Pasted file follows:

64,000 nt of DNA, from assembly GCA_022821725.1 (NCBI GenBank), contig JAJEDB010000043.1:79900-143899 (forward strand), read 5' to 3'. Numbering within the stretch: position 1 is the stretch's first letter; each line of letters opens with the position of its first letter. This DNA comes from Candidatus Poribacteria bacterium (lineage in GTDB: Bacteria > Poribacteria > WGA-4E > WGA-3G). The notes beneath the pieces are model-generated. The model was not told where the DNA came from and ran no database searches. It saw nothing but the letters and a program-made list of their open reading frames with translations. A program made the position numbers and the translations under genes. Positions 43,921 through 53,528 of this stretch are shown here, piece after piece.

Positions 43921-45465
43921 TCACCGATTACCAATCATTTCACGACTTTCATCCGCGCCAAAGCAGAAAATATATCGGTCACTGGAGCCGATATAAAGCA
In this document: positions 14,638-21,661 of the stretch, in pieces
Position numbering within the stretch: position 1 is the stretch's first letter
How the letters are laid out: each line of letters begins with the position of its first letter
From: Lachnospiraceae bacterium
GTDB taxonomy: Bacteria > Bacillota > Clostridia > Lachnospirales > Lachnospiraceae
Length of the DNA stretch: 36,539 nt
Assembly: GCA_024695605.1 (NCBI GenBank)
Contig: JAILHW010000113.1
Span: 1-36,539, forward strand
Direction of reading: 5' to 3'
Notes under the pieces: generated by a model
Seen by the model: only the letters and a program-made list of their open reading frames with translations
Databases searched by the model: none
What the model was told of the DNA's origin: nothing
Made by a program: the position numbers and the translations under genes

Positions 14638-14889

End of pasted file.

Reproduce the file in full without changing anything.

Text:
64,000 nt of DNA, from assembly GCA_022821725.1 (NCBI GenBank), contig JAJEDB010000043.1:79900-143899 (forward strand), read 5' to 3'. Numbering within the stretch: position 1 is the stretch's first letter; each line of letters opens with the position of its first letter. This DNA comes from Candidatus Poribacteria bacterium (lineage in GTDB: Bacteria > Poribacteria > WGA-4E > WGA-3G). The notes beneath the pieces are model-generated. The model was not told where the DNA came from and ran no database searches. It saw nothing but the letters and a program-made list of their open reading frames with translations. A program made the position numbers and the translations under genes. Positions 43,921 through 53,528 of this stretch are shown here, piece after piece.

Positions 43921-45465
43921 TCACCGATTACCAATCATTTCACGACTTTCATCCGCGCCAAAGCAGAAAATATATCGGTCACTGGAGCCGATATAAAGCA
In this document: positions 14,638-21,661 of the stretch, in pieces
Position numbering within the stretch: position 1 is the stretch's first letter
How the letters are laid out: each line of letters begins with the position of its first letter
From: Lachnospiraceae bacterium
GTDB taxonomy: Bacteria > Bacillota > Clostridia > Lachnospirales > Lachnospiraceae
Length of the DNA stretch: 36,539 nt
Assembly: GCA_024695605.1 (NCBI GenBank)
Contig: JAILHW010000113.1
Span: 1-36,539, forward strand
Direction of reading: 5' to 3'
Notes under the pieces: generated by a model
Seen by the model: only the letters and a program-made list of their open reading frames with translations
Databases searched by the model: none
What the model was told of the DNA's origin: nothing
Made by a program: the position numbers and the translations under genes

Positions 14638-14889